Sunday, July 03, 2011

Do IMF rules allow another €3.3 billion payment to Greece?

The question posed in the headline to this posting, is not some 'way out' academic matter, affecting none. UK contributions to the IMF represent some 4% of payments made, so we are talking some £120 million pounds of money which may as well be set alight with matches for all the good it will do!

This at a time of austerity packages, rising inflation, falling manafacturing output, VAT hikes, closing hospitals, falling school standards, benefit cuts and a likely growing economic tsunami which will sweep aside much of the remaining equity many British people still believe they hold in their houses!

Let us examine what we do know.

1. On 27th May the BBC reported, "Luxembourg Prime Minister Jean-Claude Juncker said IMF rules may stop it paying because Greece cannot guarantee its solvency for the next 12 months" These reports were later widely confirmed, as the IMF rules did not permit transfers to countries unable to guarantee financing for at least one year ahead.

2.  The second bail out from the EU has, according to all press reports linked in the posting below of last evening, yet to be agreed. The IMF therefore cannot release the €3.3 billion, its share of the next Greek payment, until the EU has agreed the second Greek Bail Out!

3. Mr Jose Vinals, Financial Counsellor and Director, Monetary and Capital Markets Department at the IMF on 17th June, linked here, stated:

The second condition is that there is a need for assurances that the program will be fully financed.

Again later in confirmation of that point Mr Vinals repeated:

....the Fund is ready to help, but for that, there are some conditions that need to be met. One is that, as I said, the Greek authorities continue to endorse the program that has been already agreed with them. There has been some uncertainty given the political developments in Greece, but we very much hope that the new government will continue to strongly endorse this program, and the other condition that we need is that there will be full financing assurances. On this we are hopeful that progress will be made and that the forthcoming meetings of the Euro Group will give the green light to these.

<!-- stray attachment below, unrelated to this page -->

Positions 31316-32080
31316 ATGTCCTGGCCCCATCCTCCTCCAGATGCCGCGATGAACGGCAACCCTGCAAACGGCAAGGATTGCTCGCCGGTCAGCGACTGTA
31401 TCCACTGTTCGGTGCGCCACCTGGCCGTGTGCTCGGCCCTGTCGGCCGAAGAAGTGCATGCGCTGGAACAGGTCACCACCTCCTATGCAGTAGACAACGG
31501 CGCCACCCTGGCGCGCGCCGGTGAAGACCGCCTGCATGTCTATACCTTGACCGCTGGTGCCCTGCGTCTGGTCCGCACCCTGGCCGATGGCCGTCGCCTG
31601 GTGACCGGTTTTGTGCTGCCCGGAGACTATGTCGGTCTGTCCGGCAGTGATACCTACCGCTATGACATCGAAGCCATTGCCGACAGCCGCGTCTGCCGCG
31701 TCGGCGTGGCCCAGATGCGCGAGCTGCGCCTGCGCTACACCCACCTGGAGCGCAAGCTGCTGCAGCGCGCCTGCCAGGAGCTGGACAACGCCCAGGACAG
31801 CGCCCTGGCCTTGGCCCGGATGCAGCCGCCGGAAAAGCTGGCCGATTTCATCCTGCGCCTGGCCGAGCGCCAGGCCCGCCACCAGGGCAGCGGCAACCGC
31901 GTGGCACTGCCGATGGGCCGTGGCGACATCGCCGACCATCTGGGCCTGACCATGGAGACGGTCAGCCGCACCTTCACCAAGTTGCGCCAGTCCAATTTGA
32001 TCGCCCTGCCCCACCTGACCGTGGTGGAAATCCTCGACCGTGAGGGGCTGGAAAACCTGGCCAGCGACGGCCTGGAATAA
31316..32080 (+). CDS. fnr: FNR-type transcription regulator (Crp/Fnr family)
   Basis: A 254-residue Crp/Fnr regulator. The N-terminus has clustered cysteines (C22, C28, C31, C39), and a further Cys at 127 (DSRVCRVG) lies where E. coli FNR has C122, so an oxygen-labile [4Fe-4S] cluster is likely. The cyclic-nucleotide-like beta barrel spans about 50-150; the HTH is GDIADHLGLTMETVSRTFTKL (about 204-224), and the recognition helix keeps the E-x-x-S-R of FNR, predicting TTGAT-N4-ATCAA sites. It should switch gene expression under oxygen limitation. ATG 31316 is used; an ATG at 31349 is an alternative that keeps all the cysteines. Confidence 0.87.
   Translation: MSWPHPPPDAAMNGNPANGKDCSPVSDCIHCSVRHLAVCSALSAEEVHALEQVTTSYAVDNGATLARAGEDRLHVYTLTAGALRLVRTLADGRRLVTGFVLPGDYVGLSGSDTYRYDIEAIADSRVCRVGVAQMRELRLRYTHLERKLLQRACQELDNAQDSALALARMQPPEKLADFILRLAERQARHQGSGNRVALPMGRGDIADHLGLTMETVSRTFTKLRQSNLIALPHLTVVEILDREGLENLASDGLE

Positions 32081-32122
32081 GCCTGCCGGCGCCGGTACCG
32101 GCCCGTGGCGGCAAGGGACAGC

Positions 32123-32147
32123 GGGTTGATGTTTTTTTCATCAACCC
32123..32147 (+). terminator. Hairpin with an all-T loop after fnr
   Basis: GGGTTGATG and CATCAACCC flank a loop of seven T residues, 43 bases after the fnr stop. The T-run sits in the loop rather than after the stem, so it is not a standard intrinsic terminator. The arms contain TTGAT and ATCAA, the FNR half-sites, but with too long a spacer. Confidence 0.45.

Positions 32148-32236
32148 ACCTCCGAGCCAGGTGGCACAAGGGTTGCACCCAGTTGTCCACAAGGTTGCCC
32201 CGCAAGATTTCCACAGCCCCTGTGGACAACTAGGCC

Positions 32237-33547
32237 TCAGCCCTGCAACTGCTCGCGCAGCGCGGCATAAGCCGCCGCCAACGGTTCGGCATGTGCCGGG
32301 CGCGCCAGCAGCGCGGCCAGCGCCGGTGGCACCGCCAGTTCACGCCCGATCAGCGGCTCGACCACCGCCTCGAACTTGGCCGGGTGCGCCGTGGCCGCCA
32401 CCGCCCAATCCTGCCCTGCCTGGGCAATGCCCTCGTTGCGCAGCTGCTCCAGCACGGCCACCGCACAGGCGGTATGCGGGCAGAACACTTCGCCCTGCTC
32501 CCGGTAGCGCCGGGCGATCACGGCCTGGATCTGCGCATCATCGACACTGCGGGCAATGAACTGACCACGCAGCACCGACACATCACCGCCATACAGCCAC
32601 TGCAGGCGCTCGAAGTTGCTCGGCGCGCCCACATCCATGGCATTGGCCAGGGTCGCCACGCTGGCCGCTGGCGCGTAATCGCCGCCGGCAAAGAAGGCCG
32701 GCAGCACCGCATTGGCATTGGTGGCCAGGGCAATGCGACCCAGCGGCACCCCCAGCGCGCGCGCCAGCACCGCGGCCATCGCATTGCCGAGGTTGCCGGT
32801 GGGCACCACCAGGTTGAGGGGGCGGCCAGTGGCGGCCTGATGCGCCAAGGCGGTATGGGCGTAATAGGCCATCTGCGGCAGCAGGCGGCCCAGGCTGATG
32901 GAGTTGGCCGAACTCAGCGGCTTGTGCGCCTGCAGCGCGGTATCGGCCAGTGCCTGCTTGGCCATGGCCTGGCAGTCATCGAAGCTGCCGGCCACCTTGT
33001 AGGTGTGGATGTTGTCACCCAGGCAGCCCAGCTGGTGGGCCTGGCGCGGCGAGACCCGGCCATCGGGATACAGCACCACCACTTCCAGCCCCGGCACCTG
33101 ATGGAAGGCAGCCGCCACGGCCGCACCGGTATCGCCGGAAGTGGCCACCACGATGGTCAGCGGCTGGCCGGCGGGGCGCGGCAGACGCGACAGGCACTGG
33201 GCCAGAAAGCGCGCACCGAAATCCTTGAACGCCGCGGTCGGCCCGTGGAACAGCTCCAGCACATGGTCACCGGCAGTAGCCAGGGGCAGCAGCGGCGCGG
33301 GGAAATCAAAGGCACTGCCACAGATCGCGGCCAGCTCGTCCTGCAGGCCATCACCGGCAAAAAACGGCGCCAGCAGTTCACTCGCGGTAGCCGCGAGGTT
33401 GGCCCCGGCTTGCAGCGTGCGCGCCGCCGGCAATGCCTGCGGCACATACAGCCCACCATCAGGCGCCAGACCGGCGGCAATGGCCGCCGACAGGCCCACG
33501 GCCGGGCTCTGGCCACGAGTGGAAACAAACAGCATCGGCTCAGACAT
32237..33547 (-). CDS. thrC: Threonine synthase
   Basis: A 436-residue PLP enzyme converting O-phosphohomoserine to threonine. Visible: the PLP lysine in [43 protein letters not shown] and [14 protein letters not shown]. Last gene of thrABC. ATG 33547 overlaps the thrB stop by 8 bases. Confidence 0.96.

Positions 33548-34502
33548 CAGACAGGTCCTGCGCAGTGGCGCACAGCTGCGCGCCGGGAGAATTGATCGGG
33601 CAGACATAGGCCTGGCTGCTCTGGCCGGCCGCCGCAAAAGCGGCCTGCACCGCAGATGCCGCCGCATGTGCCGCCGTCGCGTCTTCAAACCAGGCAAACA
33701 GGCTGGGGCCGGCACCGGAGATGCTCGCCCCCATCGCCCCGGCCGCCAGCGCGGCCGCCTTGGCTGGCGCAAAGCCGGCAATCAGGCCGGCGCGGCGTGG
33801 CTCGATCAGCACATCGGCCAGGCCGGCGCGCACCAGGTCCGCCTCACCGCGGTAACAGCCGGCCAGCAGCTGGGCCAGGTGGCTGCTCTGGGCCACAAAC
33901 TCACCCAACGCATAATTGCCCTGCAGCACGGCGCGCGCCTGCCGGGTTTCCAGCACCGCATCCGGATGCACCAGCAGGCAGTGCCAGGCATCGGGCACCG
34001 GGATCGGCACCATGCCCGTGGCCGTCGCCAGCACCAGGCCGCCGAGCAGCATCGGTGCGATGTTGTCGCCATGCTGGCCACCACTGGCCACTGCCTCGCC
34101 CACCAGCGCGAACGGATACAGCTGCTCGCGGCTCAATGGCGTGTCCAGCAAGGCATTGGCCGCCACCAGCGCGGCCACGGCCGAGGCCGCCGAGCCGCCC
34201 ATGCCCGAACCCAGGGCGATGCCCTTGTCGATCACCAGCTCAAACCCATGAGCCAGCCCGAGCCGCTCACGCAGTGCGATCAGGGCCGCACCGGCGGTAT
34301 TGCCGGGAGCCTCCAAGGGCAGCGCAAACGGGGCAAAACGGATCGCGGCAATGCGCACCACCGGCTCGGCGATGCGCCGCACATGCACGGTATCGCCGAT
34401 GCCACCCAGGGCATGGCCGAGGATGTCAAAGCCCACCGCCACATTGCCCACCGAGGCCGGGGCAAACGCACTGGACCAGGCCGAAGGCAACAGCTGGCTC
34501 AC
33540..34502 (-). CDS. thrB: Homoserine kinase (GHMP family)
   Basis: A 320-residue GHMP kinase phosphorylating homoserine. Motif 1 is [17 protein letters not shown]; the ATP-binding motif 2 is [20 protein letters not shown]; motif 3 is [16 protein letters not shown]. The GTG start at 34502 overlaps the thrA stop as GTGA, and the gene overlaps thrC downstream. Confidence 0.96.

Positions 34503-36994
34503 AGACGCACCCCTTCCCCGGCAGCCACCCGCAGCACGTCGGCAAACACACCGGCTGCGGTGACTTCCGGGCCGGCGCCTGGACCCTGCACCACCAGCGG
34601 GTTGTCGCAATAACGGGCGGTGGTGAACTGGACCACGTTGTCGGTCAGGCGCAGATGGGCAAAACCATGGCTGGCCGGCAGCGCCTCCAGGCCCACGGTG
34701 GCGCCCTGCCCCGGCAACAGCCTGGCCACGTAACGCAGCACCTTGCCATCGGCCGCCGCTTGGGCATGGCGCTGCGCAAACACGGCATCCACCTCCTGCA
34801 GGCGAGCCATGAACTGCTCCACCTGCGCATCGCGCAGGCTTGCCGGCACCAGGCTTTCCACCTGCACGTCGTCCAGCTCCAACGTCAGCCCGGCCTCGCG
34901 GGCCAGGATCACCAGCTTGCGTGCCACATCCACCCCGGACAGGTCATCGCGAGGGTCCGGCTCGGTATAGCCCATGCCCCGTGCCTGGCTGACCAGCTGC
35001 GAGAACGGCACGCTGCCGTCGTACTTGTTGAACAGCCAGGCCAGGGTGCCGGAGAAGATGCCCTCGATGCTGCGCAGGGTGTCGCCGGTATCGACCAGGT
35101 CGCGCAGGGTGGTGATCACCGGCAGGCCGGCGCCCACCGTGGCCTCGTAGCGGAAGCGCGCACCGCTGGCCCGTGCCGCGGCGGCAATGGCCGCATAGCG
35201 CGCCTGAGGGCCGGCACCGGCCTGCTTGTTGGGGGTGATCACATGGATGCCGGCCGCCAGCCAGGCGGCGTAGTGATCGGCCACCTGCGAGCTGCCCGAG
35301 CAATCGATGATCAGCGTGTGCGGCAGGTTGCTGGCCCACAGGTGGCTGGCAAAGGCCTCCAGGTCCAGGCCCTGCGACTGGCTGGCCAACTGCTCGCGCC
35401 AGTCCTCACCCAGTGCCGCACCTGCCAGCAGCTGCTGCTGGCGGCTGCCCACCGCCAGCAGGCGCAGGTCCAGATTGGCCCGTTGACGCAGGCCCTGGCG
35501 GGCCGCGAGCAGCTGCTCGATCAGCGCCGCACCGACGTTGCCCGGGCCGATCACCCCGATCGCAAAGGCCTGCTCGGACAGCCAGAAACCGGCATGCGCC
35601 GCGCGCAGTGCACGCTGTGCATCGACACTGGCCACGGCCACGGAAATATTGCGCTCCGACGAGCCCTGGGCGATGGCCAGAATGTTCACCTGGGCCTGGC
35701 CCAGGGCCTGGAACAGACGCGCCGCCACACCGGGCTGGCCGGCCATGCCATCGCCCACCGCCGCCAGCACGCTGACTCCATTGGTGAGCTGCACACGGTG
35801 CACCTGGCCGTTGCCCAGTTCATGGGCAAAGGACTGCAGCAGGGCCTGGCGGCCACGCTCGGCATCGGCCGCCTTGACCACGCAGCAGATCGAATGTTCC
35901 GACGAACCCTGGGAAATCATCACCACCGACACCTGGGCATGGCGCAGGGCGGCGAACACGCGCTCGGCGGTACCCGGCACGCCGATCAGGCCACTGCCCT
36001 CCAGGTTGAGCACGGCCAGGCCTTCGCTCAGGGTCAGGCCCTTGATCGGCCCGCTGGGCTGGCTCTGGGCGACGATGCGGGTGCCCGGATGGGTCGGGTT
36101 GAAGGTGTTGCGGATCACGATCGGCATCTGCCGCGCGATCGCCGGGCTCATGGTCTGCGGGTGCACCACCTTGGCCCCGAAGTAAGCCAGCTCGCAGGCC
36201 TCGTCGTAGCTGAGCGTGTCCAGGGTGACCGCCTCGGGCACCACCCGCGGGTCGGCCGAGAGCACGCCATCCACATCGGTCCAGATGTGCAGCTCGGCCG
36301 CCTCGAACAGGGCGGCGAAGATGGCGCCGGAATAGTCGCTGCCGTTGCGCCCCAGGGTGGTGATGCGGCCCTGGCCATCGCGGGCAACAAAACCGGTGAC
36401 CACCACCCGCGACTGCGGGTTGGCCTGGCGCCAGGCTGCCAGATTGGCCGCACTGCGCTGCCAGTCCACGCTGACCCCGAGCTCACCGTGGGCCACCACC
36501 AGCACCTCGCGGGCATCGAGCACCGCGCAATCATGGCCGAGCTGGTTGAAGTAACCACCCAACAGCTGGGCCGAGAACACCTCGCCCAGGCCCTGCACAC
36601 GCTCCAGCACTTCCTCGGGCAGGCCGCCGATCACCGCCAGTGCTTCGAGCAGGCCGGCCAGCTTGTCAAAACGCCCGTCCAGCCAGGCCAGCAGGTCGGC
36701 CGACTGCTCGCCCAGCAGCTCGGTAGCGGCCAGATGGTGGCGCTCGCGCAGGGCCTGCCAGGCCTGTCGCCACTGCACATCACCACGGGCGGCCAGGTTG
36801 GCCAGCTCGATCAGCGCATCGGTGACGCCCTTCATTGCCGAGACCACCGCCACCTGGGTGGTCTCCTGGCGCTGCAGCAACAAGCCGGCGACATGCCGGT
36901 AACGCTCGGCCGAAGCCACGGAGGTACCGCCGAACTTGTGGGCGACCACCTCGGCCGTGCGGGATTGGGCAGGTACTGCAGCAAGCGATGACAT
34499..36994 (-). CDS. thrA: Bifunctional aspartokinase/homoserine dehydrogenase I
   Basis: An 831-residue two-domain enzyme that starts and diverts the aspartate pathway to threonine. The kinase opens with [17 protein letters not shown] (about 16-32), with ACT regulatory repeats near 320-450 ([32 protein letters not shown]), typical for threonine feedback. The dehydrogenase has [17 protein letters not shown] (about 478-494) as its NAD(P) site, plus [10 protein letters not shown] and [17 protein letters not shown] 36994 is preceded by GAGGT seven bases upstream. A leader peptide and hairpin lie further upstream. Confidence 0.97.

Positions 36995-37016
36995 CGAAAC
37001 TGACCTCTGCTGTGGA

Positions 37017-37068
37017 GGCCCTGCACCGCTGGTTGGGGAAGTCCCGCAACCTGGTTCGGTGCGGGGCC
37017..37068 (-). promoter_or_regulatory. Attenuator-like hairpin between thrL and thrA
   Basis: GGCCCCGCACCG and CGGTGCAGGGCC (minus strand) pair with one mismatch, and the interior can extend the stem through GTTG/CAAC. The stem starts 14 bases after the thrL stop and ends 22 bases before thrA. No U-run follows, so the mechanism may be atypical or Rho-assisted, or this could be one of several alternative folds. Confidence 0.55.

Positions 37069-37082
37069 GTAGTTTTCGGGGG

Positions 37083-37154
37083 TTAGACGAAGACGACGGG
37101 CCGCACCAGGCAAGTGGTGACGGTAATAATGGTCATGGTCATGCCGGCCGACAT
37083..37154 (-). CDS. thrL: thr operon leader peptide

And of course we will have to submit all this to our Board for a decision,

We must therefore presume that the IMF board has not, indeed according to its own reported rules (I have searched for the exact statement but as yet have not found it), indeed CANNOT, sign off on the transfer until the bail out Mark II package for Greece is fully approved by the FULL EU, which must include Greek collateral against the share of the AAA rated Finns.

EU statements that the IMF package is agreed must surely, yet again be untrue!

We presume this section of this morning's Sunday Telegraph report merely highlights this deliberately engendered confusion:

The board of the IMF is expected to rubber-stamp the €12bn instalment, of which it provides a €3.3bn share, this week. Caroline Atkinson, spokeswoman for the international lender, said it welcomed the decision from the eurozone politicians.

"This commitment – together with the recent parliamentary passage of the necessary fiscal measures in Greece – will enable the IMF’s executive board to consider ... the release of the next tranche under the current stand-by arrangement with Greece," she said.

To further confuse their readers the Telegraph editor has placed a large box of other content between the paragraphs above, presumably in the hope that the considerable difference between a "rubber stamp" and a "consideration" will not be noticed by his readers! What dreadful and ill-informed, so-called, journalism!

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